Slower Tube trains to ‘iron out’ tracks causing noise complaints

T

ube trains could travel at slower speeds to “iron out” bumps in the track that cause excessive noise on the London Underground.

Transport for London is to trial a “self-correcting” system after spending up to £50 million on partly failed efforts to reduce the “screeching” and rumbling suffered by passengers and residents.

Five sections of the Northern line will be targeted from early next year — meaning slower off-peak journeys between Friday and Sunday.

TfL has identified 37 “hotspots” where noise levels have sparked complaints, with the worst areas including the Victoria line near Walthamstow, the Northern Line near Oval and the District line near Hammersmith.

Several initiatives have been tried, including spending £7-£10 million a year over the past five years grinding rails that have become “corrugated” as a result of train braking and acceleration. Engineers believe that the damaged rails can be smoothed by reducing speeds by between five to eight mph.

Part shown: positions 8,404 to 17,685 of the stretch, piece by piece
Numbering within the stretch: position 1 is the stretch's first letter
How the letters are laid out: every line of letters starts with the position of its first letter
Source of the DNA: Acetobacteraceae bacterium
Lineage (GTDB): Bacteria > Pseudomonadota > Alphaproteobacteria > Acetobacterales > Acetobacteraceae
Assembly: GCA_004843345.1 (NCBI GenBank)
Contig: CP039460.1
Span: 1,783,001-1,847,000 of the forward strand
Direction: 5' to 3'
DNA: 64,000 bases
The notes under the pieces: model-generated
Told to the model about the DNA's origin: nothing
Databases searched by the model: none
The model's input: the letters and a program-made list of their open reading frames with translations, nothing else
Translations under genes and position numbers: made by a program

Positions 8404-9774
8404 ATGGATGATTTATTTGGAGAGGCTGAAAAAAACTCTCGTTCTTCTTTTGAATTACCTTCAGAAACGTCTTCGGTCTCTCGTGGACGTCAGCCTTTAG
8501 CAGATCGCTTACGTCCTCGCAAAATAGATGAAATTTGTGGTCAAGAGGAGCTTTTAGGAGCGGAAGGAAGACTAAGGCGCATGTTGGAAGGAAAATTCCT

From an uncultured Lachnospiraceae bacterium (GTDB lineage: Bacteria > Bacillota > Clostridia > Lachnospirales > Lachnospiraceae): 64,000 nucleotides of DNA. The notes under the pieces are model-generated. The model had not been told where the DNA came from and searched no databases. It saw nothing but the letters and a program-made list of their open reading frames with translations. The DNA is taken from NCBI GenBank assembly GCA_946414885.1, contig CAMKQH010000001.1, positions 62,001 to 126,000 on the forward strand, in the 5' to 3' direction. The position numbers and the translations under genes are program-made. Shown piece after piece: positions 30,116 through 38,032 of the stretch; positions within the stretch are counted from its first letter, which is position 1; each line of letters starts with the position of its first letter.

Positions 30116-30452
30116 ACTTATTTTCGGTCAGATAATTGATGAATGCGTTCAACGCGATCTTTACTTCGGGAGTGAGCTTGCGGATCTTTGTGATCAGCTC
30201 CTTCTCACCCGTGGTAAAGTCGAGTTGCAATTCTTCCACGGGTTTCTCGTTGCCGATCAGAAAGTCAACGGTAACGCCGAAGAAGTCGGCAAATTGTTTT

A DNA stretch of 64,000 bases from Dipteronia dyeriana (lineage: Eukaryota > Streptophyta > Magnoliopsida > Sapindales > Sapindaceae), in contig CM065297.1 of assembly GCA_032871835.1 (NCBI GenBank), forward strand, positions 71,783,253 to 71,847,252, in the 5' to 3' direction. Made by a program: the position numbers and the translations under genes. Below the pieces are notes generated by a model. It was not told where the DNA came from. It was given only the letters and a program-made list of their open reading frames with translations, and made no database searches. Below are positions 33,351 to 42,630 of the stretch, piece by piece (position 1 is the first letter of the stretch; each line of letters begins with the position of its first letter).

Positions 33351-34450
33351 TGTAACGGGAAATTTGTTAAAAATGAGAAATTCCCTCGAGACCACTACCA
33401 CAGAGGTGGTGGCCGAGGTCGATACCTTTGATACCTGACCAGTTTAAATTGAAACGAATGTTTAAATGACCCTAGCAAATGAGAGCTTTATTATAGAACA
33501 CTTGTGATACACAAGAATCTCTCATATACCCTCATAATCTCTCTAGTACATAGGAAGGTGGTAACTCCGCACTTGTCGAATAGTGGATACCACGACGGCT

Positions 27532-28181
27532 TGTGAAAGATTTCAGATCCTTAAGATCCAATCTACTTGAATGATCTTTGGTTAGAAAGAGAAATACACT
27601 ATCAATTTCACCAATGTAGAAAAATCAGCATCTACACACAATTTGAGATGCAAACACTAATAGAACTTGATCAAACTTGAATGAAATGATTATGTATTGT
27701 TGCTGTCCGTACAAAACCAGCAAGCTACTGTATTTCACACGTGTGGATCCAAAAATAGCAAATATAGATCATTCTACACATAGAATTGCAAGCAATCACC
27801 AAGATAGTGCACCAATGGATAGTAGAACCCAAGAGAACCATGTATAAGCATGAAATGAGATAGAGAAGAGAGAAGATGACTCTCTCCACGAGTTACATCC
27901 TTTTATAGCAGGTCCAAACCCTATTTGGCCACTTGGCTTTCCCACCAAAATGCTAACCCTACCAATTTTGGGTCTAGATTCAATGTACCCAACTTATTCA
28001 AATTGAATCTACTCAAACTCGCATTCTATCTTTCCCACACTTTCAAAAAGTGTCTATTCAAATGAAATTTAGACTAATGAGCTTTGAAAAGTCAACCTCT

Map shows areas of noise complaints across London, by Tube line. Bigger dots indicate larger numbers of complaints.

/ TfL

Five sites on the Northern line are to be tested. This should have “little impact” on overall journey times, TfL believes. Duncan Weir, head of track for LU, said: “What we are trying to do is use the speed of the rolling stock. If we get it correct, it will start to self-regulate the corrugation. If we get it wrong, it will start to create significant sharp peaks.”

TfL first stepped up efforts to reduce Tube noise ahead of the launch of the Night Tube in 2016. One of the “solutions” — a system of lifting the rails off the track bed using “Pandrol Vanguard” clips — was found to reduce Tube noise in homes by 10 to 12 decibels, but had the “unintended consequence” of increasing the screeching.

Pandrol Vanguard also caused the rails to become corrugated up to eight times more quickly — meaning more rail grinding was needed and the rails wore out more quickly.

TfL’s aim is to keep average noise levels below 80 decibels and has been trialling a product called Delkor, a rubber compound that absorbs some of the track vibrations, but it would cost £59 million to treat all 37 hotspots.

Evening Standard